aka: Judge J. W. Bocage Home
Du Bocage (French for “of the Bocage”), also known as the Judge J. W. Bocage Home, at 1115 West 4th Street in Pine Bluff (Jefferson County) is a well-preserved example of late Greek Revival architecture in Arkansas. Completed in 1866, it was added to the National Register of Historic Places in 1974.
Joseph William Bocage, born on the island of St. Lucia in 1819, was raised and educated in North Carolina and came to Chicot County, Arkansas, around 1836, intent on training to become a doctor. This proved to be unsuitable, and he moved to Pine Bluff to read law with James Yell, nephew of Governor Archibald Yell. At the time, there were only eight houses in the city. He also became a planter, a lieutenant colonel in the Confederate army, and a successful businessman. Bocage died in 1898.
The floor plan of the original portion of Du Bocage consisted of five rooms about a central entrance hall housing a circular stair. The second floor has two bedrooms flanking the central hall and stairwell. Elements of the Greek Revival style are the pedimented two-story entrance portico supported by four square and tapered columns with molded capitals and square plinths. A balcony extends across the entire south front façade and is supported on columns composed of four vertical, square members separated by blocking at mid-height to create a light open effect.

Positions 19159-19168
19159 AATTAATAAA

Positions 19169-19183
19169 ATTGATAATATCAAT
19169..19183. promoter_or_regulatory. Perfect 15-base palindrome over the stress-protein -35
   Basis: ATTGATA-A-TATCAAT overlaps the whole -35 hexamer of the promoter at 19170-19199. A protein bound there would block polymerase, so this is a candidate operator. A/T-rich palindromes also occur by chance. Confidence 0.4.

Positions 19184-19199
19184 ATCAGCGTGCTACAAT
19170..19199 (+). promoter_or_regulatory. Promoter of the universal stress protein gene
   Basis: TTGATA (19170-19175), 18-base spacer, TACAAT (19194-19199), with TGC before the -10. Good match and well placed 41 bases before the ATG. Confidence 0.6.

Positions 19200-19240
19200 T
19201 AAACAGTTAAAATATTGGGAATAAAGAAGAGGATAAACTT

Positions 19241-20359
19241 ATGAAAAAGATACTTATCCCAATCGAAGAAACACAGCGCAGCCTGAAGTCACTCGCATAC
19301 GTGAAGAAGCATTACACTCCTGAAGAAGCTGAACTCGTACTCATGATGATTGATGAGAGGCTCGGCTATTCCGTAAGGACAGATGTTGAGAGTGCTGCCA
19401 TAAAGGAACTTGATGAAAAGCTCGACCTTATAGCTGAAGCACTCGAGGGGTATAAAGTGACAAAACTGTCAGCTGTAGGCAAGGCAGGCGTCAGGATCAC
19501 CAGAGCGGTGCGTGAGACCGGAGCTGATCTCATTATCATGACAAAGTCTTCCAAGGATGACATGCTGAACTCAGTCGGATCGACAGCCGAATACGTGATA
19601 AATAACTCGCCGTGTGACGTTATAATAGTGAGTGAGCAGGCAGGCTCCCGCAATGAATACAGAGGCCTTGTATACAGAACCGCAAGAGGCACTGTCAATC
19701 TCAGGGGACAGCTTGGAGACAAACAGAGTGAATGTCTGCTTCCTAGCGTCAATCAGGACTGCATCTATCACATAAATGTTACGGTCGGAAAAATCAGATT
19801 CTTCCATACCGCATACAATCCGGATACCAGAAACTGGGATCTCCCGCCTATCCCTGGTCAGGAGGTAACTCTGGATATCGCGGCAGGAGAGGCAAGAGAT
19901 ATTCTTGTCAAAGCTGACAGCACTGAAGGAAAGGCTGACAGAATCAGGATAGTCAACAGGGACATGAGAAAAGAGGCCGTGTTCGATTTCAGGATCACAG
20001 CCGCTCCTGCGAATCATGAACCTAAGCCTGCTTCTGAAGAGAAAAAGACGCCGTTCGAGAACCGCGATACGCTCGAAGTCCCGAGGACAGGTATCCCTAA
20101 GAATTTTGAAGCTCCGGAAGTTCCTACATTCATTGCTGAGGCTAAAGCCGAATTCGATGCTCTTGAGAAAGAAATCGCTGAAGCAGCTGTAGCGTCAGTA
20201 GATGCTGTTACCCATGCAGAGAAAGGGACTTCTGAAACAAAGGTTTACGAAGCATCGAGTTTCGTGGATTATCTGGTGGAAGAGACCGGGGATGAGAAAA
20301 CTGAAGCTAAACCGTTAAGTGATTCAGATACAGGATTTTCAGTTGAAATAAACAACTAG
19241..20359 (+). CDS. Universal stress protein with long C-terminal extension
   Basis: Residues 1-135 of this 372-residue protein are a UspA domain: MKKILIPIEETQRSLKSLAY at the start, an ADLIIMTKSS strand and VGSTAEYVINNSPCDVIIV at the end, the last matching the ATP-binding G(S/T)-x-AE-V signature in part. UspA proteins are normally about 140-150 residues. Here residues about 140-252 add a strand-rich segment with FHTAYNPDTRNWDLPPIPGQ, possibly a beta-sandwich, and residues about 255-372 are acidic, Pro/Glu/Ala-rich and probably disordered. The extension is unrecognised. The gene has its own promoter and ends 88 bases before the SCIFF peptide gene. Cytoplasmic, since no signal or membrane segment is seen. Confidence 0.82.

The main roof is of high-pitched gable construction with boxed cornice and frieze. The gable ends have boxed cornices and returns, and the gable ends and portico pediment are pierced with triangular capped louvered vents. The main windows are double-hung sashes, and the main entrance door is within an architrave with side lights and a transom. The second-floor entry from the balcony is nearly identical with the first. The two main chimneys, offset to each side, are inside end and straddle the ridge. The brick laid running terminate in caps.
The house remained in Bocage’s family until September 1966, when Bocage’s granddaughter, Mrs. H. A. “Kitty” Knorr, deeded the house to the Pine Bluff Optimist Club. The Optimist Club renovated the house over the next three years, opening it to the public on June 1, 1969. The house was added to the National Register of Historic Places on June 24, 1974.
For additional information:
“Bocage House.” National Register of Historic Places Registration form, 1974. On file at the Arkansas Historic Preservation Program, Little Rock, Arkansas. Online at http://www.arkansaspreservation.com/National-Register-Listings/PDF/JE0351.nr.pdf
(accessed April 25, 2022).
Leslie, James W. Pine Bluff and Jefferson County: A Pictorial History. Virginia Beach, VA: The Donning Company, 1981.
Little Rock, Arkansas
Staff of the CALS Encyclopedia of Arkansas
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